Life can turn on a dime; what we take for granted one day can be taken away the next.
Few people know this better than Kertisha Brabson, of Alliance, Ohio. A proud 31-year-old and mother to two kids, Kertisha would have been forgiven for thinking everything was swell.
Then, in 2018, her life came to a shuddering halt.
It began when Kertisha started to feel unwell. She was having difficulty verbalizing and felt a general sense of heightened anxiety. Without a diagnosis she couldn’t be sure, but she suspected there was a problem.
Fortunately, her gut feeling led her to the hospital where, low and behold, she began to have seizures. It was mere days later that she slipped into a coma – no one knew it, but she was battling a rare autoimmune disease that has the capacity to affect brain function.
Her mother, Kertease Williams, was rendered helpless.
Speaking to WJW Cleveland, she said: “It was crazy because her body was deteriorating right in front of your eyes.”
Months later, and still in her coma, Kertisha was having upward of 20 seizures every day. It got so bad that doctors spoke to her family about “pulling the plug”, fearing that Kertisha was brain dead.
Her mother wouldn’t have it, though. She sensed there was still enough of her baby worth saving, and so transferred her daughter to The Ohio State University Wexner Medical Center. It was there that Kertisha lay for a further four months.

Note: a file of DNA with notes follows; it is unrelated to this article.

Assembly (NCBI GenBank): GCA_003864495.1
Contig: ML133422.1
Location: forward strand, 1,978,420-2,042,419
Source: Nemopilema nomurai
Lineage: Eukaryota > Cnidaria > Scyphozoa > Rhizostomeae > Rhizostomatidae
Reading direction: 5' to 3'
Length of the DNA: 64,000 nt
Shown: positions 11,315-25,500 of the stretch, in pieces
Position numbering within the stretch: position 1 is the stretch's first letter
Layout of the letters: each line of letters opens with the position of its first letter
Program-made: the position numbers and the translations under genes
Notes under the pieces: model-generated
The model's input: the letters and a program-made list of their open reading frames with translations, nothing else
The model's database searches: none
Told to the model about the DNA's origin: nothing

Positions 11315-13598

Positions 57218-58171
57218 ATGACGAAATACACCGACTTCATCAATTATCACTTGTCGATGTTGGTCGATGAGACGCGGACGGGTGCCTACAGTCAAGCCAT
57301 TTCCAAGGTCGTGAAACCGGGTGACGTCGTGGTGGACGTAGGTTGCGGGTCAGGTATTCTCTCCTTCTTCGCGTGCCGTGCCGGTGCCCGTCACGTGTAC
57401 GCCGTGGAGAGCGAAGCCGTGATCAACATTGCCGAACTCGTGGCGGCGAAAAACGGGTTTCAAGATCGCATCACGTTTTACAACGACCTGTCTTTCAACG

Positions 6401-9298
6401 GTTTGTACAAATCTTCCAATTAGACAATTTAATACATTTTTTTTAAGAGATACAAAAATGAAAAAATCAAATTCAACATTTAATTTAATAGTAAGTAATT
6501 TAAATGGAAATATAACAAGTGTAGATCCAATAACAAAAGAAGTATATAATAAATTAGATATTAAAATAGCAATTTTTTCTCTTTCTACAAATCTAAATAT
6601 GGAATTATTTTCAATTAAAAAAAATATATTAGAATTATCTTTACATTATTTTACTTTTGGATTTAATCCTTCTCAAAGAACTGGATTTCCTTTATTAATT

Luckily, doctors at the Ohio facility never gave up on Kertisha. Then, in April, seven months after Kertisha had fallen into the coma, the unthinkable happened: Kertisha woke up.
As per reports, given the complications associated with her condition, there were never any guarantees she would regain consciousness.
Dr. Shraddha Mainali, assistant professor of neurology and director of the neurovascular ultrasound lab at Ohio State, said: “Her story is one of hope … And her outcome (of being alive and independent) goes to show how persistent and meticulous care can help improve outcomes in other patients with her condition, even when the disease is severe enough to make the odds of recovery very slim.”
After waking up, Kertisha was given physical, occupational and speech rehabilitation, all aimed at helping her regain strength and body function. She still goes to therapy now and still sees a neurologist on a weekly basis, but she’s able to live back at her home in Alliance.
“She was so angry for a while; she wanted to be better right way,” Williams said. “I keep telling her it’s going to take time. And I think she realizes that now.”
Here’s to wishing Kertisha all the very best moving forward. Our thoughts and prayers are with you as you make your recovery.
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